MAXWELL HOUSE EC2
By Francesca Fenn, Aug 13 2015 02:04PM
We are aware that everyone who uses any Step Outside Guide appreciates the brilliant quality of the production of our books. This is entirely due to Margie's expertise in this area, learned through an illustrious career in publishing. Here are some great stories about her early days in the field:
By Margie Skinner
I started my career in publishing working for Macdonald & Co publishers based in London, EC1. Unfortunately the company name led to the common misapprehension that my job was serving burgers! In reality I was a secretary in the production department. I won’t tell you quite how long ago this was, but here are some clues……
Maxwell House was not only the eponymous name of the building I worked in (more of that in a minute), but also the coffee of choice. A ‘cappuccino’ was an exotic name bandied about by those recently back from Italy. There were no computers, but I felt chuffed that I had an electric typewriter! I also worked for a lady who had, it seemed, OCD when it came to letter presentation; I did a lot of re-typing! Fax was new, so much communication was by telex. This involved tedious hours queuing to feed a metal monster with a carefully nursed long paper strip peppered with holes.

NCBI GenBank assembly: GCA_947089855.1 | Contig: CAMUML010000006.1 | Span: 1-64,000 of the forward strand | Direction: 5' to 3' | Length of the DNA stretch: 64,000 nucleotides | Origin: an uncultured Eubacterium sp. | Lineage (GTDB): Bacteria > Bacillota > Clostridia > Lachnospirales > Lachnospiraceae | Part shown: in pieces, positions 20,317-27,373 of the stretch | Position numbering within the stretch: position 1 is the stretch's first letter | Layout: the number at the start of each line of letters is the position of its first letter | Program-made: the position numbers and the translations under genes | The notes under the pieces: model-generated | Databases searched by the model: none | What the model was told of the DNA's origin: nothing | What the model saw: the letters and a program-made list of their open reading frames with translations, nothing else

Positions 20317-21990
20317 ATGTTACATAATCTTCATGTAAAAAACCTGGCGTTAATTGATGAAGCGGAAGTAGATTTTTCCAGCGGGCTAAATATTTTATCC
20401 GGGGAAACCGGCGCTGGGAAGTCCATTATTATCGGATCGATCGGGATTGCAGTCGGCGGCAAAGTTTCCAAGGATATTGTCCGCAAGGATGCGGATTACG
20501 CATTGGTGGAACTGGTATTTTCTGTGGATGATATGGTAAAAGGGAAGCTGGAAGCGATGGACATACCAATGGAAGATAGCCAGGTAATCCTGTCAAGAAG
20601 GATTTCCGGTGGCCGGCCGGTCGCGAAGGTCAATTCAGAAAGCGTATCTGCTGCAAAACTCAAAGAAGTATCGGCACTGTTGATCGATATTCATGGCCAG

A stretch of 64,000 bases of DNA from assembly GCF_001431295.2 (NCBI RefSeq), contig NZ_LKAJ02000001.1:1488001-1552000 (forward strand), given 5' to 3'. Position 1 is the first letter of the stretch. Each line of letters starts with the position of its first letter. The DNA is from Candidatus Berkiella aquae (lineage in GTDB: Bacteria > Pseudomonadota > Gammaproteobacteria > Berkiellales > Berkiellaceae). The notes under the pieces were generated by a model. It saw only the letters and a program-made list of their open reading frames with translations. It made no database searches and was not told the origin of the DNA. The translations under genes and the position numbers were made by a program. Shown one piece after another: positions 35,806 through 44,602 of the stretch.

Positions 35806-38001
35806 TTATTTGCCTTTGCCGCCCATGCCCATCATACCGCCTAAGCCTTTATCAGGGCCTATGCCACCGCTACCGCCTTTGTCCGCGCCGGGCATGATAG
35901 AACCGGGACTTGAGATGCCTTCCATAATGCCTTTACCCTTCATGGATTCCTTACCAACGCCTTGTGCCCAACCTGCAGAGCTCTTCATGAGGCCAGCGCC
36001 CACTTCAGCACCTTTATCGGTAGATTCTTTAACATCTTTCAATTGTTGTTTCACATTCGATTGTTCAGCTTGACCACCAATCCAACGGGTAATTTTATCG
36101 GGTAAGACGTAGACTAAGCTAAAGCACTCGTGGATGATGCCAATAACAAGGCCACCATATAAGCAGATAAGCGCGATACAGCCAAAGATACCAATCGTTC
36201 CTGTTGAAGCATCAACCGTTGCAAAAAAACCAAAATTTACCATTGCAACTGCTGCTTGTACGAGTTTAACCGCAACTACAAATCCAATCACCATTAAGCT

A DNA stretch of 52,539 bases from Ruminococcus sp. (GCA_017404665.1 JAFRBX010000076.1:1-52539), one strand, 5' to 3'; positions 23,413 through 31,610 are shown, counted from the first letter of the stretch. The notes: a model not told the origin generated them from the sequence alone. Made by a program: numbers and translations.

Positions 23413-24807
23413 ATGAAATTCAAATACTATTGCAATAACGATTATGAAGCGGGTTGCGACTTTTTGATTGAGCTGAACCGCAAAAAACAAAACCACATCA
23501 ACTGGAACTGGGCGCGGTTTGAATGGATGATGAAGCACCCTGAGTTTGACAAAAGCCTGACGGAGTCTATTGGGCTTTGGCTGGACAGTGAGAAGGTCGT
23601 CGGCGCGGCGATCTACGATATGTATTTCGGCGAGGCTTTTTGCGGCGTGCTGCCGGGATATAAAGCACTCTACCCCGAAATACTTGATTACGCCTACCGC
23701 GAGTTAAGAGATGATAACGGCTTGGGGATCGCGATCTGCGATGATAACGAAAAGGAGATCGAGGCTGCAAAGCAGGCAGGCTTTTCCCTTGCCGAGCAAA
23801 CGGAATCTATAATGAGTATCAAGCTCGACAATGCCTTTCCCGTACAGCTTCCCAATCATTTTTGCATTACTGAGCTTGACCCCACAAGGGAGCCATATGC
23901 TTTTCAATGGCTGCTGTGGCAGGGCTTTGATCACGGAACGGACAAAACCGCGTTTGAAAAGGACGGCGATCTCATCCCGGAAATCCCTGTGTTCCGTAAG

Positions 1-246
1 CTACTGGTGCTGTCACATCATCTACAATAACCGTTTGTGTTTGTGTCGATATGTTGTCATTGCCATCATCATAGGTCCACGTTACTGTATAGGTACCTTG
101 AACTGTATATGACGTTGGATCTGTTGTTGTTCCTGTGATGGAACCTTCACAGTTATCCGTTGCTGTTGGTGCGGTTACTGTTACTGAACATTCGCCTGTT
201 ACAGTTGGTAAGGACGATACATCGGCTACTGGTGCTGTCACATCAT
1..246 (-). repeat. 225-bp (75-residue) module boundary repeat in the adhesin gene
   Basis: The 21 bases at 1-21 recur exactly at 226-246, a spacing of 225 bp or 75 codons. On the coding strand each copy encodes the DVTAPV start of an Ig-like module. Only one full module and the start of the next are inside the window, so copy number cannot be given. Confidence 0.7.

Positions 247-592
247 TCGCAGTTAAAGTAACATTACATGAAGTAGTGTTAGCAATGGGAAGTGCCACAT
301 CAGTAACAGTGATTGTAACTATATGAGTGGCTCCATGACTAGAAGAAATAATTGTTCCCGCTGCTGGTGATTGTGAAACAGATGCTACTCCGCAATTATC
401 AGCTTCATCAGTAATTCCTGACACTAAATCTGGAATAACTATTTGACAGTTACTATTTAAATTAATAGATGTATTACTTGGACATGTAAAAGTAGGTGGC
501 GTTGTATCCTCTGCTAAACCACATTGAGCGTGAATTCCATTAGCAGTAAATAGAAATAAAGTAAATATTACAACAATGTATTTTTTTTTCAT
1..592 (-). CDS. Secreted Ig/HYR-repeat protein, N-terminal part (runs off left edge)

And talking of monsters, the company was owned by a shy and retiring chap called Robert Maxwell. We would see him often, standing by his lift waiting to be whisked up to his penthouse office. There was one other lift in the building which served the hundreds of other staff! Maxwell anecdotes are legendary, but I was close to the source. One morning he sacked everyone in the company for threatening strike action – a decision delivered by letter onto our desks. But after a (presumably good) lunch there was another letter re-instating us! He accosted someone who had the audacity to smoke outside his office, asking him how much he earned a month and on hearing the reply whisked out a chequebook, writing the man a cheque for said amount and sending him off with ‘I never want to see you here again’. I don’t know if anyone ever told him that the man was not in fact an employee, but was a visiting printing rep who pocketed the cheque and was quite happy to never be seen there again!
Maxwell House was a short walk from Liverpool St Station, on the corner of Worship Street and Apold Street. To reach it from the station I would walk down a narrow dark alley, long since swallowed up by the new station design called, ironically, ‘Sun Street Passage’. The area has now changed beyond all recognition – and some might say that I have too – but I have fond memories of my time there. It was an interesting start to my journey in publishing; and instilled in me a resolution that I would never become a megalomaniac publishing magnate. So you are safe!